"Lutterworth's other claim to fame is that Frank Whittle, inventor of the jet engine, developed some of the world's first jet engines at the British Thomson-Houston works in Lutterworth, and in nearby Rugby, during the late 1930s and the 1940s. The engine for the UK's first jet aeroplane, the Gloster E.28/39, was produced in Lutterworth. A statue of the plane stands in the middle of a roundabout just south of the town as a memorial. For many years there was a pub on Leicester Road called "The Frank Whittle". It was demolished in the 1990s and replaced with a car show room."
It's got a monthly comedy club in a refurbished sports centre bar at the top of a flight of stairs at the back of a car park not far off junction 20 of the M1. It's amazing. The guys who run it have done a fabulous job of making something out of nothing and a well-dressed audience of around two hundred people were sat at circular tables in a long room with a "surround sound" PA system and a bar to the rear. There is a sound man right by the stage (where they should be), decent facilities and a good bar. The audience get treated to "Grazing boards" of continental meats and cheeses, dips and breadsticks etc. You couldn't ask for a better looking room and a nicer looking audience and theoretically you'd be hard pushed to find a better infrastructure for a gig. The staff are friendly and it all looked geared up to be a great night.
Unfortunately the audience are not all facing the stage (because of the round tables) and so are prone to breaking out into little pockets of chat while the show is on, the volume controls for the sound are behind the bar (rather than in the sound booth) so the acts have to relay information to the back to "turn this up, please", the lighting is rather specific (you can't really move around or you are plunged into darkness) and the money spent on the grazing boards would be better spent on maintenance of the "surround sound" PA system as the back speakers don't actually work and there was a loud buzz reverberating around the gig for its duration. A waitress asked the acts if we would also like a "grazing board" and we said yes we would. It clearly was only an enquiry though, as said platter of treats never materialised. I asked the guy running the gig how previous shows had gone and he said "oh we've only had one act die - he was a musical act as well".
Anyway all the acts made a fist of the gig and although it didn't set the world on fire, it actually went all right and most people seemed happy enough with the outcome. I got a few "Well done mate" remarks as I left and a woman from Hemel Hempstead actually hugged me, which was nice.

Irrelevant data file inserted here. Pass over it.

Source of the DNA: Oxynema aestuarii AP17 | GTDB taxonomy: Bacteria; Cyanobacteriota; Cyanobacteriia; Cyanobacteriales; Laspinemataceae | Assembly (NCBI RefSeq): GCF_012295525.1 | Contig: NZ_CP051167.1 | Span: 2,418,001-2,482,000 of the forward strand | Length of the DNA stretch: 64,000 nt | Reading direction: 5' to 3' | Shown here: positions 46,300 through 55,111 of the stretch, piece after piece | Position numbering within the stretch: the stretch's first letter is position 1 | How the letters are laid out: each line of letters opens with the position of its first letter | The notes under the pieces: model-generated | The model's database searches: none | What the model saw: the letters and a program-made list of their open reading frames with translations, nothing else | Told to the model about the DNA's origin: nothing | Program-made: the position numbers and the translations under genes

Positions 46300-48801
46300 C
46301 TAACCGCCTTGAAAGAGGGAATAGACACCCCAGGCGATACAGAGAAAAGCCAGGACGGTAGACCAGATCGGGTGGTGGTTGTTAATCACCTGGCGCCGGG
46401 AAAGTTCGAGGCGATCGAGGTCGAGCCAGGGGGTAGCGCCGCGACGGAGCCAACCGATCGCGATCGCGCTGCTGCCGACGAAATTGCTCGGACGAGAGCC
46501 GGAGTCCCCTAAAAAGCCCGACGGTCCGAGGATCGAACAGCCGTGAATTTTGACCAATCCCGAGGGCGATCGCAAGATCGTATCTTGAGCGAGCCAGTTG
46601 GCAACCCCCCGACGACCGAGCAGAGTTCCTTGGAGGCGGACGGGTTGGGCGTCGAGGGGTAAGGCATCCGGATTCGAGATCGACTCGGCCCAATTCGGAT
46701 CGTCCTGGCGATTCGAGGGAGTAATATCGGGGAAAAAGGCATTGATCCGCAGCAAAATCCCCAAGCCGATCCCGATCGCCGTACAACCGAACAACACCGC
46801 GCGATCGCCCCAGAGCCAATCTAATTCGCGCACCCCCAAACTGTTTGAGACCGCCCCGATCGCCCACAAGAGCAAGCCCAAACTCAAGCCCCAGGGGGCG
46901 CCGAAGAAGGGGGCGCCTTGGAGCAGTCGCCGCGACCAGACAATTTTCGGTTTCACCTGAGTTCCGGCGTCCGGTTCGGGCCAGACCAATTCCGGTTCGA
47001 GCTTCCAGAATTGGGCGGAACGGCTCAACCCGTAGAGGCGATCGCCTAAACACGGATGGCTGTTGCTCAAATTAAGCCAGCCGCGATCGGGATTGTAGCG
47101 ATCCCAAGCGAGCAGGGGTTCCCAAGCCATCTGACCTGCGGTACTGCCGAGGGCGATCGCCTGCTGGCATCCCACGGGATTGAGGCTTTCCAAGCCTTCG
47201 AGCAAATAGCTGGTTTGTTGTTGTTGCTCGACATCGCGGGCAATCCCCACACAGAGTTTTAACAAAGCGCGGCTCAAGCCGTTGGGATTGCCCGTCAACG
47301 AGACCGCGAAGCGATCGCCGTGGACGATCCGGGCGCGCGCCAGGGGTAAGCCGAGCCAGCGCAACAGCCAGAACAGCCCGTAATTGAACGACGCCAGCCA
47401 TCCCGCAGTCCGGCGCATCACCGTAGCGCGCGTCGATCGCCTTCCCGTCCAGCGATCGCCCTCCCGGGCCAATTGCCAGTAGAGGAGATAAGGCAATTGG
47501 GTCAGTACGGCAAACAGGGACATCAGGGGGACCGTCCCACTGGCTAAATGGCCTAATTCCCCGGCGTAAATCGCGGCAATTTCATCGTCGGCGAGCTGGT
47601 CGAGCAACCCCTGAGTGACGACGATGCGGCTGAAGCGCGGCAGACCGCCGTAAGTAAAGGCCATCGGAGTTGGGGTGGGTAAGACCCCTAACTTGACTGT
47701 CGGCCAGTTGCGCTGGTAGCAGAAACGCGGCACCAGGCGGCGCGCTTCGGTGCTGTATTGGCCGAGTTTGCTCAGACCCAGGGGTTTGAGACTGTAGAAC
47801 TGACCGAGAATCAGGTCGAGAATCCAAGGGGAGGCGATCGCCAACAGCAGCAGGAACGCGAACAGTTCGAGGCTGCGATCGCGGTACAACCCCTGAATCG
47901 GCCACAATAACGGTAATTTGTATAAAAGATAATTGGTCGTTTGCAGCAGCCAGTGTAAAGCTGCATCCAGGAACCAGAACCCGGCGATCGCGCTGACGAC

That's not what I want to talk about, though. On arrival I chatted with the compere, Joe, who asked me if I was going to be doing The Edinburgh Festival this August. I recounted my story of how I had been really lucky to get The Speakeasy venue in Cabaret Voltaire, in a perfect spot between The Royal Mile and the Pleasance which was absolutely the perfect spot for me to take a free "Paul B. Edwards + guests" daily show for the duration of the festival. It was a fantastic time slot (7.30pm) and I really felt for once that I had landed on my feet. I'd gone to a lot of work to get it and had been looking forward to making some money for once (you pass a bucket around at the end of the shows like a sort of indoor-busking gig and it can be very lucrative). Sadly last week I found out that the venue was under new management and was no longer involved in the free fringe. Cursing my luck I resigned myself to ending up in a far inferior venue, or not going at all. Joe asked me what The Speakeasy was like. I said I thought it was a perfect comedy room in a great spot and anyone with a decent time slot would clean up in there. He thanked me, phoned his agent and confirmed the 7.30pm gig he had been offered in The Speakeasy, Cabaret Voltaire, for the duration of The Edinburgh Festival. There were three of us on at the gig out of the literally thousands of comics that permeate The British Isles. There are thousands of comedy shows at Edinburgh every year in over a hundred different venues. Shows run throughout the day from 10am to 2am throughout the city. I was in Lutterworth on a Saturday night and was talking to the man who was about to take the very room at the very time that I had worked so hard to get. It was through no fault of his own and he cannot in any way be held responsible for my own predicament. He hasn't usurped me - it's just been a bizarre chain of events. Joe asked Andrew (The other comedian) if he was doing Edinburgh this year. I beseeched of Andrew "Don't answer him, you'll probably find out he's nicked your flat!".
At the end of his first week in Cabaret Voltaire, Joe will do a gig on a Sunday night between 7.30pm and 8.30pm. At the end of the show as he thanks his audience and takes his bow, accepting the acclaim of the crowd, the plaudits of his critics and the respect of his peers, I am going to emerge from the shadows, shout out "This is for Sir Frank Whittle!" and shoot him in the face with an elephant gun.